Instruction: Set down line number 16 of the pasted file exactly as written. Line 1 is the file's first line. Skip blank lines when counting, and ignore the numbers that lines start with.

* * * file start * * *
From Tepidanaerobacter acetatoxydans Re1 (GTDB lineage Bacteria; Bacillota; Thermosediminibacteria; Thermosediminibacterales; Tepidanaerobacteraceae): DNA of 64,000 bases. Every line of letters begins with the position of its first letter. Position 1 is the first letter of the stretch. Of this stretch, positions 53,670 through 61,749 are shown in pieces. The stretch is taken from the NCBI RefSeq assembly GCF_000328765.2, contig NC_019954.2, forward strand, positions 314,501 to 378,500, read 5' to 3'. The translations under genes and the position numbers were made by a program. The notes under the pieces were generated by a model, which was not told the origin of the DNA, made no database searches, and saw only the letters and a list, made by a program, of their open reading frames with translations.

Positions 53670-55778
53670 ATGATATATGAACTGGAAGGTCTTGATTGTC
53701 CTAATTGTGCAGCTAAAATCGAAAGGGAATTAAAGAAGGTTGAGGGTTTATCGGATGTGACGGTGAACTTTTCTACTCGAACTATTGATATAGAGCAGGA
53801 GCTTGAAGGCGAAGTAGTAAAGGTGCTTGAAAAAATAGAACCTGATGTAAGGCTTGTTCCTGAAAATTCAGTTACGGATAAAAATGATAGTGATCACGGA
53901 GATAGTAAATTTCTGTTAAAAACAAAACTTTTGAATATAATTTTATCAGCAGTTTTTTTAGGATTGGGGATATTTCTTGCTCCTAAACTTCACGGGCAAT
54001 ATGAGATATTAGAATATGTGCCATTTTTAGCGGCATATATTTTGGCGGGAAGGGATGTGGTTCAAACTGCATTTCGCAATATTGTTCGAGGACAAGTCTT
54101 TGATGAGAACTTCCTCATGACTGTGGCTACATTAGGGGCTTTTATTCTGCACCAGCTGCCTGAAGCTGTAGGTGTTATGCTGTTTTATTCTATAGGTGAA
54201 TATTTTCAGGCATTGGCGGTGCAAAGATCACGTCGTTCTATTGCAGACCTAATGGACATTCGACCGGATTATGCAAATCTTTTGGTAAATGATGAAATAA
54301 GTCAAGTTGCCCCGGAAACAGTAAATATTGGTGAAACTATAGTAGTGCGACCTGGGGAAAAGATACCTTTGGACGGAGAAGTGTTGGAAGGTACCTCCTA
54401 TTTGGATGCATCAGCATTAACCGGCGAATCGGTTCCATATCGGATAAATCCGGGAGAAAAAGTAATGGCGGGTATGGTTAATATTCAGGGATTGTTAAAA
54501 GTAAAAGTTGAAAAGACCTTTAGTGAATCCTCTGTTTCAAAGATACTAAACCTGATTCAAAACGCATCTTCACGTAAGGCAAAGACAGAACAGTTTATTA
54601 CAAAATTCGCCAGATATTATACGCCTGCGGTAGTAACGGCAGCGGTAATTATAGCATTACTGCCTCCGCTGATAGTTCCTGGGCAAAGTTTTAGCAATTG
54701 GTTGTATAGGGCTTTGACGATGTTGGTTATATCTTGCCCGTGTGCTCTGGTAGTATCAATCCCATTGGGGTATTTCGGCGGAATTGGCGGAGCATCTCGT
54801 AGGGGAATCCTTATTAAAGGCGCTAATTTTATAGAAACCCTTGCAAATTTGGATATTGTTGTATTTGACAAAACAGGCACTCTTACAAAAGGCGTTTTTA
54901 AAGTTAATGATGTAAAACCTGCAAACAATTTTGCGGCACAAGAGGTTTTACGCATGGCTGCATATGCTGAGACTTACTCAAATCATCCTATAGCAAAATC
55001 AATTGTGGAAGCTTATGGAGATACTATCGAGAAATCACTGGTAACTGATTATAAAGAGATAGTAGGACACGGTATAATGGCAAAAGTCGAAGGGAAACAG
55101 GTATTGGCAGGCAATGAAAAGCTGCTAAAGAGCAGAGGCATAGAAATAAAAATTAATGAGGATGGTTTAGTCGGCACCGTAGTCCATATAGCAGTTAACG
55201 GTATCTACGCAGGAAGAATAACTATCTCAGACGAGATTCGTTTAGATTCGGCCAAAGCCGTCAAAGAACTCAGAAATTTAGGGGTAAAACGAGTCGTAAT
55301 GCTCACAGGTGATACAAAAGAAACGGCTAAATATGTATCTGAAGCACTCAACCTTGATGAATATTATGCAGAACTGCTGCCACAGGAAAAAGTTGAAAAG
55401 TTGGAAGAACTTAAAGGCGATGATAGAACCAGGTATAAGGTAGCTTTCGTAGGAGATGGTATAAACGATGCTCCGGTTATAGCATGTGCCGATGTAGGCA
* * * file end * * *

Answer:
54901 AAGTTAATGATGTAAAACCTGCAAACAATTTTGCGGCACAAGAGGTTTTACGCATGGCTGCATATGCTGAGACTTACTCAAATCATCCTATAGCAAAATC